This is part 2 of the Mindfulness Through Photography post I just wrote….That was a synopsis of the seminar. This is a compilation of nuggets of wisdom, thought provoking tidbits, things bouncing around my head and stuff we talked about at the workshop.
- Consider trying to be aware of how you view a situation/person/feeling/whatever. Are you passing judgement on it or are you accepting it? Even good judgements are still judgements.
- Sometimes judgement can be the opposite of compassion. Rather than pass judgement on someone, including yourself, consider a compassionate view. Perhaps you will find that you have a great capacity for it. (I need to work on this one.) And do practice compassion and gentleness toward yourself. We usually think of it in terms of other people, but you need to be nice to you.
- Carolyn Coker Ross describes the Buddhist idea of radical acceptance - “Radical acceptance is accepting what is on a deep level without judgment – not saying it’s right or wrong but just that it is.” Trying to change or control what is leads to more suffering. She goes on to say, “It is not the size or severity of the problem that makes us able to accept what is. It is our intention to heal. An intention to heal brings us back to love which is the destination of our soul’s journey to healing.”
- Chatter/self-talk isn’t necessarily bad, but being aware that your chatter is just that – chatter – and not a definite truth, is important. Just today, my mind was on a chattering tangent while I was cleaning the bathroom. I heard my mind say, “It’s your own fault, you could have avoided it.” Thankfully, I was able to let go of that nasty, hurtful thought, realizing that it was my own self-doubt talking and not a truth.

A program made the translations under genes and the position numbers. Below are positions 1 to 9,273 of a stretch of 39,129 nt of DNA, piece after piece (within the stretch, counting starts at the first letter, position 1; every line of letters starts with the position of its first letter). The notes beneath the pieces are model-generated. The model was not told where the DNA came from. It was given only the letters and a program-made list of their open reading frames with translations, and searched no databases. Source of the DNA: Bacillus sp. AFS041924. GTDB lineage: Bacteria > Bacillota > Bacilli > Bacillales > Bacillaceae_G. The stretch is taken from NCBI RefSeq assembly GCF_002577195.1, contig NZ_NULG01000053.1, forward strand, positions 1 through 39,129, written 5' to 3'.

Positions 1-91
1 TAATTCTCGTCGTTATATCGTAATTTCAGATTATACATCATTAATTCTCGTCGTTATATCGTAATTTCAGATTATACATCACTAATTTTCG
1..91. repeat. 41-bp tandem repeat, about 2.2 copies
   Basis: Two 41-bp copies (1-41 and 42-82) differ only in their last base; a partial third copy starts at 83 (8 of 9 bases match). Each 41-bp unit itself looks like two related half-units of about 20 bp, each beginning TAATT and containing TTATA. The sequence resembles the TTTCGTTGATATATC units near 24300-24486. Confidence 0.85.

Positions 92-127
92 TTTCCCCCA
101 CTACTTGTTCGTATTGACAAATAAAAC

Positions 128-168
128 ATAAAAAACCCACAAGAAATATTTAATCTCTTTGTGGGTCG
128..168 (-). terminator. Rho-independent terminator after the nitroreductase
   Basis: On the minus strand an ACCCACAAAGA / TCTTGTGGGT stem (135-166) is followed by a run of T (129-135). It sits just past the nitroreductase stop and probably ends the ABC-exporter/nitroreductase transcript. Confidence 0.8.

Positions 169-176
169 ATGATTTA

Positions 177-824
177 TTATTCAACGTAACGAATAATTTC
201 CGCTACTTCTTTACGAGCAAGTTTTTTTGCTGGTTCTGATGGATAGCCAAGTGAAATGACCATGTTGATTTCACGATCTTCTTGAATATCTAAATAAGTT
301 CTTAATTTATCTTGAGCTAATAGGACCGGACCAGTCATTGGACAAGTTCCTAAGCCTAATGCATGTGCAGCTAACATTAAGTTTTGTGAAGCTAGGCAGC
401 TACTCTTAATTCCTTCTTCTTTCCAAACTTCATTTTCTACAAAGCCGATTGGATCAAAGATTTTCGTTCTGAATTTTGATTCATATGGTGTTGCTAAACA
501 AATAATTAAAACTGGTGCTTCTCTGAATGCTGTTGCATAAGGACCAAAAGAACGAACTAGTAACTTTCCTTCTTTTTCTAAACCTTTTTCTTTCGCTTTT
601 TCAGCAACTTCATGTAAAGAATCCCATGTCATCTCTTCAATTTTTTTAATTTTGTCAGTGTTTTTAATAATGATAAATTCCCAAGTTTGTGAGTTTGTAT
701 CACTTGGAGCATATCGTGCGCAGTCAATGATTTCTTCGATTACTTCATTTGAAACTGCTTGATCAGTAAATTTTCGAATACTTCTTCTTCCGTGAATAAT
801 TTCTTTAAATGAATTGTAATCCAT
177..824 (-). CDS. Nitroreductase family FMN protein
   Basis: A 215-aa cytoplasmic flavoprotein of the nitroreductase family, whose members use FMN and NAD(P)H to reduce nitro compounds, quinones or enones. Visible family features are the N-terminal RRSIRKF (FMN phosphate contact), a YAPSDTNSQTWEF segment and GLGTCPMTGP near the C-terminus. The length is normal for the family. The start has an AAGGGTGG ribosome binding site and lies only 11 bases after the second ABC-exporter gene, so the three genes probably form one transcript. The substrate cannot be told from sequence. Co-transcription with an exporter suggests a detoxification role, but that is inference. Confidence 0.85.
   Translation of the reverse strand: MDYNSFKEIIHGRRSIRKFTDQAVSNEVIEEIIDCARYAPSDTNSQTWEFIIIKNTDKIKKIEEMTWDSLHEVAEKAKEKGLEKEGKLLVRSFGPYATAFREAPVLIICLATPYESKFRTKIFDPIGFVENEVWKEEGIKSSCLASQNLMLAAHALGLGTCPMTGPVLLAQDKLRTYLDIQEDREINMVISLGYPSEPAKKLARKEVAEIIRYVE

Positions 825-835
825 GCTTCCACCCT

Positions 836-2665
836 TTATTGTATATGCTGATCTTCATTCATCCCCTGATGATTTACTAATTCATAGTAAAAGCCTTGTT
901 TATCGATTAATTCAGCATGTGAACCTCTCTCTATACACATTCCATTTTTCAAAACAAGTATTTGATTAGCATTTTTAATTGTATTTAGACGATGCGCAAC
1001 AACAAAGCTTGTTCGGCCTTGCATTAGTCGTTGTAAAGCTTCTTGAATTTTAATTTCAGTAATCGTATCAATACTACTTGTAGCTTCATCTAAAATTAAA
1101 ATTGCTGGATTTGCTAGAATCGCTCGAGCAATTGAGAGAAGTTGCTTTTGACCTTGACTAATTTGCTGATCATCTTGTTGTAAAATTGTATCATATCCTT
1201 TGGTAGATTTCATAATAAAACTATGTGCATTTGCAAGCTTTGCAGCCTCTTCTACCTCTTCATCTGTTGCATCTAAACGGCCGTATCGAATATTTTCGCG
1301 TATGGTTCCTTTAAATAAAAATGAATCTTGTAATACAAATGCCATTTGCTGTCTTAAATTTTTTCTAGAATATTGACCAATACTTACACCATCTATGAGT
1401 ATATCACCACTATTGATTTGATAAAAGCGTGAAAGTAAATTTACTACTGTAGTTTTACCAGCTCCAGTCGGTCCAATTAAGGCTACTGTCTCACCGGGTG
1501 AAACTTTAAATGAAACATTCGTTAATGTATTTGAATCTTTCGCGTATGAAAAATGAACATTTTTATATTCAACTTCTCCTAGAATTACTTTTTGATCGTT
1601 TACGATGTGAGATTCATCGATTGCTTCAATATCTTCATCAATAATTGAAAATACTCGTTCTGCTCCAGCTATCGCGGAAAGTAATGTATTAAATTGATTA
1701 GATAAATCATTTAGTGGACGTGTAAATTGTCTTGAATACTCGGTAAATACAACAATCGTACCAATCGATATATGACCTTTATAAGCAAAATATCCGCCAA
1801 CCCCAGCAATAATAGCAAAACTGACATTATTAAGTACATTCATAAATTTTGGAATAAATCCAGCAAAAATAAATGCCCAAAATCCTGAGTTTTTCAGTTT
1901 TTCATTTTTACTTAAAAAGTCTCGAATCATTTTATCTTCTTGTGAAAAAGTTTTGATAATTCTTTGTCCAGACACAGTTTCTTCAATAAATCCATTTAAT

This 2nd verse of the Tao Te Ching applies here.
When people see some things as beautiful,
other things become ugly.
When people see some things as good,
other things become bad.
Being and non-being create each other.
Difficult and easy support each other.
Long and short define each other.
High and low depend on each other.
Before and after follow each other.
Therefore the Master acts without doing anything
and teaches without saying anything.
Things arise and she lets them come;
things disappear and she lets them go.
She has but doesn’t possess, acts but doesn’t expect.
When her work is done, she forgets it.
That is why it lasts forever.
- Psychology Today describes mindfulness as…”a state of active, open attention on the present. When you’re mindful, you observe your thoughts and feelings from a distance, without judging them good or bad. Instead of letting your life pass you by, mindfulness means living in the moment and awakening to experience.”
- Be a witness to your mind. Realize that you are not your thoughts. When you observe yourself thinking or reacting, you’re aware of, or witnessing, your mind. The witness is a non-critical observer.
- Mindfulness can be an effective antidote to anxiety. It can bring you through a situation, present in the moment rather than having your mind run wild.
- Pay attention to your body as a witness. This is one of the exercises I like in yoga. The instructor leads us as we focus on each part of our bodies, checking in, not judging whether it feels good or bad, just noticing. It’s a great way to get your head in the right space for yoga and I think it would make a good beginner meditation for those of us whose minds wander easily.
- Breathing meditations and exercises are great ways to relax and to be in the present moment.
- While you’re doing your best to focus, sometimes stuff comes up. That’s ok. Own it. Make a choice about what you do with it. Use your reaction to it as insight.
- Invite your witness to observe, validate and let go.
- We have to discipline our minds for stillness. We all have so many responsibilities, distractions and obligations that accessing our internal stillness can be very difficult. It’s worth the effort.
- Inner peace; in the moment; just being…what is it to you?